By Mark Moore
The opportunity to have a true boots-on-the-ground tour of farming operations in other parts of the world is truly the most memorable part of attending any IFAJ Congress. And having participated in several congresses over course of my ag journalism career, each tour stop has left an indelible mark that has expanded my horizon in ways I never thought possible.
Every farm on an IFAJ tour is replete with its own great storyline, and the copy is there for the taking. But there are those tours that simply break the mold. Such was one of my tours on a dairy farm in the Netherlands.
I was attending the dairy portion of the 2018 IFAJ Congress, in part, to get a good feel of what colleagues from around the world wanted in a dairy farm tour. I’m using this information for our committee to help plan the Wisconsin post-congress dairy tour in 2019. And while I focused much of my time talking with colleagues on their perceptions, expectations, likes and dislikes during our time on the bus ride, I was paying keen attention to the on-farm tours, most importantly the questions journalists were asking.
And then we stopped at the farm of Bartele and Rianne Holtrop.
We first spilled off the bus and were greeted by Bart with an enthusiasm that had him bouncing about making introductions. We sat down, and with white board and marker in hand, Bart began to tell his story, complete with hand-drawn visuals. Class was in session, and I was a willing student.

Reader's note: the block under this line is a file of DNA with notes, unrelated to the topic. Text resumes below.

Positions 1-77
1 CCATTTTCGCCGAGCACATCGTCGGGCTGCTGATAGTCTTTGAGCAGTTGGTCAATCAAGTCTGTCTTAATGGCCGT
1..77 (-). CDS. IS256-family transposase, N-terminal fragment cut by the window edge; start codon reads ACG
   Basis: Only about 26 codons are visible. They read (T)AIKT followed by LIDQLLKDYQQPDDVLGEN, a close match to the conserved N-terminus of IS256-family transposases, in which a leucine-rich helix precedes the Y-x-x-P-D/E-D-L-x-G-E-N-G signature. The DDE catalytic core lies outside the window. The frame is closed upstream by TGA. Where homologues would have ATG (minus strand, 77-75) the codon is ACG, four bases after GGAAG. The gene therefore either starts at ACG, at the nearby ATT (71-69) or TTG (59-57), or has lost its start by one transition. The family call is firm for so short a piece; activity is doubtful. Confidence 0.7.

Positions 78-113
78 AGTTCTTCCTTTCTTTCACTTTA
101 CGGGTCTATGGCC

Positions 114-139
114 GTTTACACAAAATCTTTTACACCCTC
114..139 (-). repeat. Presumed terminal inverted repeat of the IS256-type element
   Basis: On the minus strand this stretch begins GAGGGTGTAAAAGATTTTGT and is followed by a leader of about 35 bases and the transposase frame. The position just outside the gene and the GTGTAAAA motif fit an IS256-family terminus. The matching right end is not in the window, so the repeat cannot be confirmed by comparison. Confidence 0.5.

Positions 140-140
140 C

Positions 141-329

With 44 hectares (approximately 109 acres) and 100 cows and young stock, Bart and Rianne have developed a dairy system that relies entirely on pasture. Cows are in fields, where they also happened to be milked in what can be described as a portable milking parlor. Grazing year-round is unconventional in the area due to climate, but Bart makes it work.
His goal is to develop a system that’s fully sustainable. And he’s passionate about telling his story.
Questions came quickly, with many asking just how he can make his “system” work. Not batting an eye, Bart was adamant that his system works well, providing him a better milk price (organic, grazing and not de-horning his animals added to the milk check), and his animals are healthy and thriving.
The farm began processing their own milk at a cheese factory in Rouveen, which has increased their return.
“Our goal is to develop an agricultural system that fully cooperates with nature and is absorbed in the character of the environment,” Holtrop said.